• 1 bunch fresh kale (we used dino kale, but any kind would work)
  • 2 Tbsp. olive oil
  • 1 Tbsp. vinegar (we used balsamic)
  • Kosher salt to taste (we used about 1 Tbsp.)
  1. Preheat oven to 250 degrees.
  2. Wash and dry the kale.
  3. Cut off the lower woody stems and compost.
  4. Cut the kale into pieces about the size of potato chips (2-4″ or so).
  5. In a bowl (or a plastic bag, if you don’t want your hands oily) put the chopped kale and add 1 Tbsp of the olive oil.
  6. Toss the greens with the oil until leaves are covered. (If you use the bag, massage the bag until the leaves are covered).
  7. Add the vinegar and toss again to coat.
  8. If needed, add the remaining Tbsp. olive oil (depending on the thickness of the leaves, you might not need this).
  9. Carefull place leaves on an oven safe baking rack or on a cookie sheet (I used a rack). Don’t overlap leaves.
  10. Sprinkle leaves with salt.
  11. Put rack/baking sheet in the oven and roast leaves for 20-30 minutes (this will depend on how thick your leaves are, so check on them after 20 min.)
  12. Remove from oven and enjoy immediately!

 

Swiss Chard and Mushrooms with Egg

chard

Is there a culinary Easy Button? I mean, one that doesn’t involve pizza delivery? Because some nights, I just want things to be easy. If I have to defrost or measure, it’s too much work. Do you have those nights? I’m guessing it’s not just me. This recipe is becoming one of my “go to” meals for those nights. You only need one pan, a cutting board, a knife, a spoon and a spatula. And the whole dish cooks in about 20 minutes. What’s not to love?

Adding to the love, the Swiss chard in our garden is going berzerk. Swiss chard is super easy to grow, pretty to look at with its multicolored stems and it keeps growing even after you cut it. Did I mention it’s a super food? Yep, it sure is. It’s a miracle plant, I tell you. If you have a little patch of soil or a raised bed, I highly recommend growing these greens.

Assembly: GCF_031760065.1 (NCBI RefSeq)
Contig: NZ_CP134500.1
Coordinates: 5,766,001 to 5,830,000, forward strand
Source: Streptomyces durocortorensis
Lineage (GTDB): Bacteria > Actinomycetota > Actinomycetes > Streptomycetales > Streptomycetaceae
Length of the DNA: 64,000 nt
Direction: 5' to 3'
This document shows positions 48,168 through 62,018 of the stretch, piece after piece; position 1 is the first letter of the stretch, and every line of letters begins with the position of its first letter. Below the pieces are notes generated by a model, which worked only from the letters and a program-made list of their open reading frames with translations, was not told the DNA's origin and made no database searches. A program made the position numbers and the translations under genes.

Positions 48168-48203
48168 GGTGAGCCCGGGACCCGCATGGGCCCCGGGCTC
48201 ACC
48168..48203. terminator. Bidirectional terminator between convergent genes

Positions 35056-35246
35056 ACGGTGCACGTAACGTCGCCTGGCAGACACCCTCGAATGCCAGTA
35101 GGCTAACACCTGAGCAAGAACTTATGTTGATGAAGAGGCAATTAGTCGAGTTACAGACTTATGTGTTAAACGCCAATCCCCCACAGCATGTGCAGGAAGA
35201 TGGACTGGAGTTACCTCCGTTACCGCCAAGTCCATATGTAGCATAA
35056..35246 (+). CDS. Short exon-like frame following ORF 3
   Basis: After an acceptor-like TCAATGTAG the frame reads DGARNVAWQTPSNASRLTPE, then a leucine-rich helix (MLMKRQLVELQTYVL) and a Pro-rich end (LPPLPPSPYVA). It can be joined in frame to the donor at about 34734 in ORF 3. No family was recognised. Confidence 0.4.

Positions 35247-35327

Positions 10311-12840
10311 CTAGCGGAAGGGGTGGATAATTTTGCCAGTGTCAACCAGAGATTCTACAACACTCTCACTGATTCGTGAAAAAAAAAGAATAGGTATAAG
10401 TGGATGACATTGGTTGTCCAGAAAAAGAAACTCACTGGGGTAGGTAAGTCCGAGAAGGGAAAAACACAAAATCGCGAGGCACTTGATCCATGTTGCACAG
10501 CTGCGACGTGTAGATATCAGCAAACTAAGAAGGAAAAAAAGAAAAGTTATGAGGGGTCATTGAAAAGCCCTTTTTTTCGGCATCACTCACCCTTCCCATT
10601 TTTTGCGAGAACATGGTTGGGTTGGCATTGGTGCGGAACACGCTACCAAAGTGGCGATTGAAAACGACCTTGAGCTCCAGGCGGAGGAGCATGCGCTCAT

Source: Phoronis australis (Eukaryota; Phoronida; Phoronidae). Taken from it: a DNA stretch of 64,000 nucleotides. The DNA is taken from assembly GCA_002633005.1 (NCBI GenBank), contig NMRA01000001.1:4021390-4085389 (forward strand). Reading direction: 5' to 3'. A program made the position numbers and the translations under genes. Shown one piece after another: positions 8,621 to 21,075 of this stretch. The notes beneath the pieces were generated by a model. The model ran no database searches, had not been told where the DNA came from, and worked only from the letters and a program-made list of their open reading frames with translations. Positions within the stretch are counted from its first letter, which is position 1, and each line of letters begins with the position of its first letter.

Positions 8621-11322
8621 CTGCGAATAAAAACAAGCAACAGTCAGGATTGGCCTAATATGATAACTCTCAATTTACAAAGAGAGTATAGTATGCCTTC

A note about fungi. This recipe uses mushrooms, which I know are a controversial vegetable (or fungus?). Regardless, people either love them or hate them. I personally love them, Ellie hates them. If you have haters in your family, just substitute something else for the mushrooms. Red bell peppers would be good, especially if they are roasted. Or even white beans. Go crazy!

Eggs cooked in a nest of chard and mushrooms--easy and healthy!

One thing you should not skimp on with this recipe are the eggs. Eggs are a centerpiece in this dish, so use the best, freshest eggs possible. You can cook the eggs to your preference, but I like the yolks runny–they become magic with the greens. This is one good place to use those $4.00/dozen farm eggs because you will really taste the difference.

Swiss Chard with Mushrooms and Eggs (serves 2)

  • 1 bunch Swiss Chard, rinsed well to remove any sand
  • 1 organic yellow onion, peeled and diced
  • 8 ounces mushrooms, wiped clean and sliced
  • 4 fresh eggs
  • 2 tbsp. olive oil
  • Kosher or sea salt and pepper to taste
  1. Trim the stems off the Swiss chard and dice into similar sizes to the onion. Add chopped stems to the onion.
  2. In a saute pan, heat the olive oil over medium heat. Add the onion and chard stems. Cook for about 5 minutes, until onions are soft and stems have started to soften. Stir well. Season to taste.
  3. Add mushrooms to the pan and cook for about 2 minute, stirring well to keep vegetables from getting too brown.
  4. Chop the Swiss chard leaves and add to the pan. Keep turning the greens with the other vegetables until the greens are coated with olive oil and juices. Saute until the greens are wilted. Reduce heat to medium/low
  5. Take your spoon and flatten the greens and veggies. Make four depressions in the greens.
  6. Crack one egg into each depression. Season top with salt and pepper. Cover and cook 2 minutes, until eggs are opaque and set, but yolks are still runny.
  7. Remove from heat and use a spatula to divide the pan of greens in half. Lift greens carefully with eggs intact and plate.
  8. Serve immediately.
%d bloggers like this: